Plastic bags are an environmental menace

When the city of Los Angeles held off three years ago on banning single-use, carry-out plastic bags, it missed a chance to be at the forefront of environmentally responsible lawmaking in California. By the time it inexplicably delayed a vote again in December, close to 20 cities as well as Los Angeles County had prohibited stores from providing the bags. And since then, the bags have been banned in more than two dozen additional municipalities in the state.

More important, in the last three years tens of millions of plastic carry-out bags — possibly hundreds of millions — have been distributed in Los Angeles. Statewide, only about 5% of them are generally recycled. They snag on trees and bushes in the wilderness and are washed down waterways to the ocean. They are the second most common trash item found on beaches, and contribute to the giant floating garbage patch in the Pacific.

The City Council’s Energy and Environment Committee should waste no more time. It should approve a ban for the full council to consider.


If there has been an upside to the delay, it’s that recent talks might produce a more flexible, common-sense ordinance than the one considered in December. That proposal called for banning both plastic and paper bags, but discussions leading up to Wednesday’s meeting raised the possibility of one similar to most existing ordinances, which ban plastic but prescribe a fee on paper bags, usually 10 cents apiece. It will take consumers a while to adopt the habit of carrying reusable totes for their groceries and other purchases, and they should have the option of a less environmentally damaging alternative for the times they forget.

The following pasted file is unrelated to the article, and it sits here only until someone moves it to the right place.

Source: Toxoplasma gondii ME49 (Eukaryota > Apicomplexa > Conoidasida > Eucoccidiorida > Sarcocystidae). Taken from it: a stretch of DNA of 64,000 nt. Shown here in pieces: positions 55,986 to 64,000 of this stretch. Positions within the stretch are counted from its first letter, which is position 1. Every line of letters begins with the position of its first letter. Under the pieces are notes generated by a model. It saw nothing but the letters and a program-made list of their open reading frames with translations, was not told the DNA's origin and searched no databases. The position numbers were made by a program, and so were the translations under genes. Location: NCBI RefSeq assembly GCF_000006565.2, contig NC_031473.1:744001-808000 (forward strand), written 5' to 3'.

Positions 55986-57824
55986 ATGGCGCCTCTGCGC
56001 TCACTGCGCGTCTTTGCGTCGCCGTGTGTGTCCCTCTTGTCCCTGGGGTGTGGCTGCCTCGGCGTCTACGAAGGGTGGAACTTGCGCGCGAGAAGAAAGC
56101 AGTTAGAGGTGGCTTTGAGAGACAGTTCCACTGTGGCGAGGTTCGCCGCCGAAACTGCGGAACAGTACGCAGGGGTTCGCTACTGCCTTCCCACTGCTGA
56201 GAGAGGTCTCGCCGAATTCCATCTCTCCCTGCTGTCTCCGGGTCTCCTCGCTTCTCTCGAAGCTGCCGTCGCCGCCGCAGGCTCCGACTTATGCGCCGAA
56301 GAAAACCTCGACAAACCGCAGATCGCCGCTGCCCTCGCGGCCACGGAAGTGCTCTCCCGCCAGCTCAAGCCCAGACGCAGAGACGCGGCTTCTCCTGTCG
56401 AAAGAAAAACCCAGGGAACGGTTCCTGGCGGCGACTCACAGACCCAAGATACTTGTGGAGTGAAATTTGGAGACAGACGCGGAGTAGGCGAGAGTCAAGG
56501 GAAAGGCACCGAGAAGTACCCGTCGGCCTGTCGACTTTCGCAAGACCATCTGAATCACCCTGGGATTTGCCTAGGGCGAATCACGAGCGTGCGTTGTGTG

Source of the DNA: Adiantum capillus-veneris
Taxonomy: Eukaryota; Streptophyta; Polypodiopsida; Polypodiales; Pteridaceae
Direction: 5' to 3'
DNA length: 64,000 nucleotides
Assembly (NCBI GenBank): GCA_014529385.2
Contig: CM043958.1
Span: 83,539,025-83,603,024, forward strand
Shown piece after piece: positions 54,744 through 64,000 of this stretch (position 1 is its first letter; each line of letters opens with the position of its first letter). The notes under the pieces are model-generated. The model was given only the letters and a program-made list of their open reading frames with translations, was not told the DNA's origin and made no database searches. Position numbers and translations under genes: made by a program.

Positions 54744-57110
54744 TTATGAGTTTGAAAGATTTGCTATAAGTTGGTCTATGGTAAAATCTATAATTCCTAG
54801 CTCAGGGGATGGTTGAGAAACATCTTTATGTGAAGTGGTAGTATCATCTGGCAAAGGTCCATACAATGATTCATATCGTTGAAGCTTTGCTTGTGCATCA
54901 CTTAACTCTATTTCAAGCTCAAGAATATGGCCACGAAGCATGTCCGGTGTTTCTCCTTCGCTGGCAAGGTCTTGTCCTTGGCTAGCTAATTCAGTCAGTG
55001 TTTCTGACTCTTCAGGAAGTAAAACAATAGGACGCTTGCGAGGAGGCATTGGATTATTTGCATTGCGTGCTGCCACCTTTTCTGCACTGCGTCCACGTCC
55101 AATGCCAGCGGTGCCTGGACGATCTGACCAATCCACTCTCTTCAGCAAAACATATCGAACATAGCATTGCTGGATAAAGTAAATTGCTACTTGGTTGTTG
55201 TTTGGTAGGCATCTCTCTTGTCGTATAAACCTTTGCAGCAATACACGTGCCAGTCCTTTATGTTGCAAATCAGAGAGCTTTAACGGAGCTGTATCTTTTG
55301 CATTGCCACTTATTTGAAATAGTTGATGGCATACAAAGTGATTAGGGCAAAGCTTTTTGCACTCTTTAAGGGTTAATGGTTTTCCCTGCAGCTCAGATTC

The committee’s job should be made easier by a ruling last month in Los Angeles County Superior Court in which the judge rejected a legal challenge to the county’s bag ban, which applies only to unincorporated areas. The judge ruled that the fee on paper bags was not a tax, as the manufacturer of plastic bags had claimed.

One complaint from consumers is that they have other uses for the plastic bags, especially to pick up after their dogs. But the ban would affect only the bags with handles that shoppers are commonly given at checkout stands. The smaller bags used to hold vegetables (or this newspaper) are usually recycled or at least disposed of properly, so would not be included in the ordinance, and larger, sturdier trash bags are inexpensive. Cities and even whole nations are doing just fine without the polluting carry-out bags, and so can Los Angeles.